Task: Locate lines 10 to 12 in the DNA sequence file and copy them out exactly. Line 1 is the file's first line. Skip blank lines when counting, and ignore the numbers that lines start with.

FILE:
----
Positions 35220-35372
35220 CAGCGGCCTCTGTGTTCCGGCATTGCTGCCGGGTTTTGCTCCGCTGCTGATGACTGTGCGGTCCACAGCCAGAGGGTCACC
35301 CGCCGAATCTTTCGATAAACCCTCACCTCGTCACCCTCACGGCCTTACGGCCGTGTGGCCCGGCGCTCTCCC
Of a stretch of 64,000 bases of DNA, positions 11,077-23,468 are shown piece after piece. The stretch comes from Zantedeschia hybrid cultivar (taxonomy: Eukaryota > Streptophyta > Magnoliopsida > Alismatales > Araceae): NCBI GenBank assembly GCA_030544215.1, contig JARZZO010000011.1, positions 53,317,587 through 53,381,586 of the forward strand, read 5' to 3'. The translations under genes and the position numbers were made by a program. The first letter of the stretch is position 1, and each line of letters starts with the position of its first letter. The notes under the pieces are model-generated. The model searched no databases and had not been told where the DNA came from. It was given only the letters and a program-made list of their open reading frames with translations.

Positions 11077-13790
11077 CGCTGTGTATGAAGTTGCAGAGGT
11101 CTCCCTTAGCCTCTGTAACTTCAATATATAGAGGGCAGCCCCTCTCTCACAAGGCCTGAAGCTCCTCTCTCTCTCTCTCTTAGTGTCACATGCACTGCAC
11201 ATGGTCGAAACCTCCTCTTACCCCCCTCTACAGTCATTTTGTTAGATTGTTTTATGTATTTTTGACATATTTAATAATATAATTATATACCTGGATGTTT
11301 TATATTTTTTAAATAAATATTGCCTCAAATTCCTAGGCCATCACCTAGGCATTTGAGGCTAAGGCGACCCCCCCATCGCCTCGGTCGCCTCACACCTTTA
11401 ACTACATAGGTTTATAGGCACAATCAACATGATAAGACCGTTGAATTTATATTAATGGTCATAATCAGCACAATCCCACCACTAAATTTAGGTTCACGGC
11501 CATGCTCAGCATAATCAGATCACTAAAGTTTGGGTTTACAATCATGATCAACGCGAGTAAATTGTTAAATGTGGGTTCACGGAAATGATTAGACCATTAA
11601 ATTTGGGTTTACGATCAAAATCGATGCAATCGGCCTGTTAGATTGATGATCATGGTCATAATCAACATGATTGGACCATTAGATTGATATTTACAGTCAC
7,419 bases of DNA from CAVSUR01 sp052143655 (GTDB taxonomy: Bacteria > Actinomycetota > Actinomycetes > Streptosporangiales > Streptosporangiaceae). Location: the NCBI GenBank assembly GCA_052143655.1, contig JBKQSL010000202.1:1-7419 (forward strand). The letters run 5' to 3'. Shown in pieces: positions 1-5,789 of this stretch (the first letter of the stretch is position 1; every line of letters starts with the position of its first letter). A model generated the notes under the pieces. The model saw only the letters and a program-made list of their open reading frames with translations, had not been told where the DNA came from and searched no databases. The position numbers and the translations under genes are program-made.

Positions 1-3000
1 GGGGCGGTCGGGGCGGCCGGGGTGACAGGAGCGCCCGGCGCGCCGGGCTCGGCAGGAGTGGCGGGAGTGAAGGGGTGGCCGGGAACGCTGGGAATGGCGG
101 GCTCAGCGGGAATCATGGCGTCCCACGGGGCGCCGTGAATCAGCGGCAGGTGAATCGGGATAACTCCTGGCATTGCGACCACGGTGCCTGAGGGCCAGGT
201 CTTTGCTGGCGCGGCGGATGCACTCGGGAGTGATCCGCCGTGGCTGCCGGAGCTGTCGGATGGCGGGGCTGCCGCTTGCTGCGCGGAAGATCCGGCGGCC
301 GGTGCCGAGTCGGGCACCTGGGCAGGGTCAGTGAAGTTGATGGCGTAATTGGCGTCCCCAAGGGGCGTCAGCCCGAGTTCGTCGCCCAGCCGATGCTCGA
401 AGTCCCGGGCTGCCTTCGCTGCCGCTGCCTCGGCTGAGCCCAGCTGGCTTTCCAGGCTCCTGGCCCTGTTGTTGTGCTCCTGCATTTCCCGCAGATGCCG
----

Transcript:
11401 ACTACATAGGTTTATAGGCACAATCAACATGATAAGACCGTTGAATTTATATTAATGGTCATAATCAGCACAATCCCACCACTAAATTTAGGTTCACGGC
11501 CATGCTCAGCATAATCAGATCACTAAAGTTTGGGTTTACAATCATGATCAACGCGAGTAAATTGTTAAATGTGGGTTCACGGAAATGATTAGACCATTAA
11601 ATTTGGGTTTACGATCAAAATCGATGCAATCGGCCTGTTAGATTGATGATCATGGTCATAATCAACATGATTGGACCATTAGATTGATATTTACAGTCAC